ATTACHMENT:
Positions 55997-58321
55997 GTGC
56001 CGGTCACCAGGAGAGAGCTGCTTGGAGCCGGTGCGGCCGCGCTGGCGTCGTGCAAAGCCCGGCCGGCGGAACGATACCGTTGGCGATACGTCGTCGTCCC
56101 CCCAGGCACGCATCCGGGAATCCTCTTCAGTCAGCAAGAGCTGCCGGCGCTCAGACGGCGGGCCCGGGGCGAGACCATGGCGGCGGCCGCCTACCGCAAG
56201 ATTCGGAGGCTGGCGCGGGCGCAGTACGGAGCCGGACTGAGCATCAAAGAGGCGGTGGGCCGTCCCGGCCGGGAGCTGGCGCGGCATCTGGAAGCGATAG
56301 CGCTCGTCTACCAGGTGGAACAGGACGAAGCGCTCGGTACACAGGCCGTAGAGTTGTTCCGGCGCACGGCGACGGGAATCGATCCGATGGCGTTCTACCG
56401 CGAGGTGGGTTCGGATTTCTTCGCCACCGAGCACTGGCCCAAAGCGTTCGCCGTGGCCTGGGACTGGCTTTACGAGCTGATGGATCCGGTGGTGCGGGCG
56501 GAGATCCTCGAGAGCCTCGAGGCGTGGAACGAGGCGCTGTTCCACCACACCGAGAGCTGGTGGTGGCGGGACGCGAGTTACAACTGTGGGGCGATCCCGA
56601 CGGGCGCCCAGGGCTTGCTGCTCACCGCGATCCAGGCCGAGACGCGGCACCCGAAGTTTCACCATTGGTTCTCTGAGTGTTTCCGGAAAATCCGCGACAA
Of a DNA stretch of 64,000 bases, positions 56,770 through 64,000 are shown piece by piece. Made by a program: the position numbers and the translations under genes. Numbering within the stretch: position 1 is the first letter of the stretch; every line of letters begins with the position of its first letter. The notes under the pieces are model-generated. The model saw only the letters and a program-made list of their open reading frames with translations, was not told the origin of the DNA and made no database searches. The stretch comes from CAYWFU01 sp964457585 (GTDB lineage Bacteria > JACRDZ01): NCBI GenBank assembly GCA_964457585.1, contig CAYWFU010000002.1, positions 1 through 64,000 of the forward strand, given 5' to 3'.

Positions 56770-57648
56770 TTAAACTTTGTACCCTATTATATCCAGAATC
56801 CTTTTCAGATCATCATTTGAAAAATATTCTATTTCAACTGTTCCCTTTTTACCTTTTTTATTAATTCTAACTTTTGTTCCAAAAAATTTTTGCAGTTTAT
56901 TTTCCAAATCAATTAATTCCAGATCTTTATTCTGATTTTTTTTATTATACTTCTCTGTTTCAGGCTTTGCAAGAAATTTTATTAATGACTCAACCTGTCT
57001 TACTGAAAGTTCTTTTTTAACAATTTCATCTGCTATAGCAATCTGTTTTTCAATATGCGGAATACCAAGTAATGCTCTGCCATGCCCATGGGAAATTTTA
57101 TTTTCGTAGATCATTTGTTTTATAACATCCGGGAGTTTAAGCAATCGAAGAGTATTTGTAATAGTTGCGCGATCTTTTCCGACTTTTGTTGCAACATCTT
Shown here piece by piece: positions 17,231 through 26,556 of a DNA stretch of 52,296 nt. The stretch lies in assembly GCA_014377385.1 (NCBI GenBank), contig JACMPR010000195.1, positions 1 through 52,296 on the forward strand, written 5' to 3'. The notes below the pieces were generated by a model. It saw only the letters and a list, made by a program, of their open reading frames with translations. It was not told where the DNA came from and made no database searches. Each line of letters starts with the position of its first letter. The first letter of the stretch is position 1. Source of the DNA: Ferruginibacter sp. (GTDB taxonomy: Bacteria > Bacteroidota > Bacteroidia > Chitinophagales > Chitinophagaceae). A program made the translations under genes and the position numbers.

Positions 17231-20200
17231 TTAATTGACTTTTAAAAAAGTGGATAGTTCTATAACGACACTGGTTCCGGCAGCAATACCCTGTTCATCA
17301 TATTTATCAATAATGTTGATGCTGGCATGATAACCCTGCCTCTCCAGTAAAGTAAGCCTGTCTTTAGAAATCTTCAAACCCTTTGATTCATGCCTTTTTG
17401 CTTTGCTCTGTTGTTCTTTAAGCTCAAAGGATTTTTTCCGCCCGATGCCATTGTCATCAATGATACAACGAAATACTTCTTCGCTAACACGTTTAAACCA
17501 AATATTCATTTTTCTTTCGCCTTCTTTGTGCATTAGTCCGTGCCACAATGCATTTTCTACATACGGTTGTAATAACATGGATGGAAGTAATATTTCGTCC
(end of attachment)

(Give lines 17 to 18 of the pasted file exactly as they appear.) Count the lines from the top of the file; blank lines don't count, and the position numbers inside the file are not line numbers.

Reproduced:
Shown here piece by piece: positions 17,231 through 26,556 of a DNA stretch of 52,296 nt. The stretch lies in assembly GCA_014377385.1 (NCBI GenBank), contig JACMPR010000195.1, positions 1 through 52,296 on the forward strand, written 5' to 3'. The notes below the pieces were generated by a model. It saw only the letters and a list, made by a program, of their open reading frames with translations. It was not told where the DNA came from and made no database searches. Each line of letters starts with the position of its first letter. The first letter of the stretch is position 1. Source of the DNA: Ferruginibacter sp. (GTDB taxonomy: Bacteria > Bacteroidota > Bacteroidia > Chitinophagales > Chitinophagaceae). A program made the translations under genes and the position numbers.

Positions 17231-20200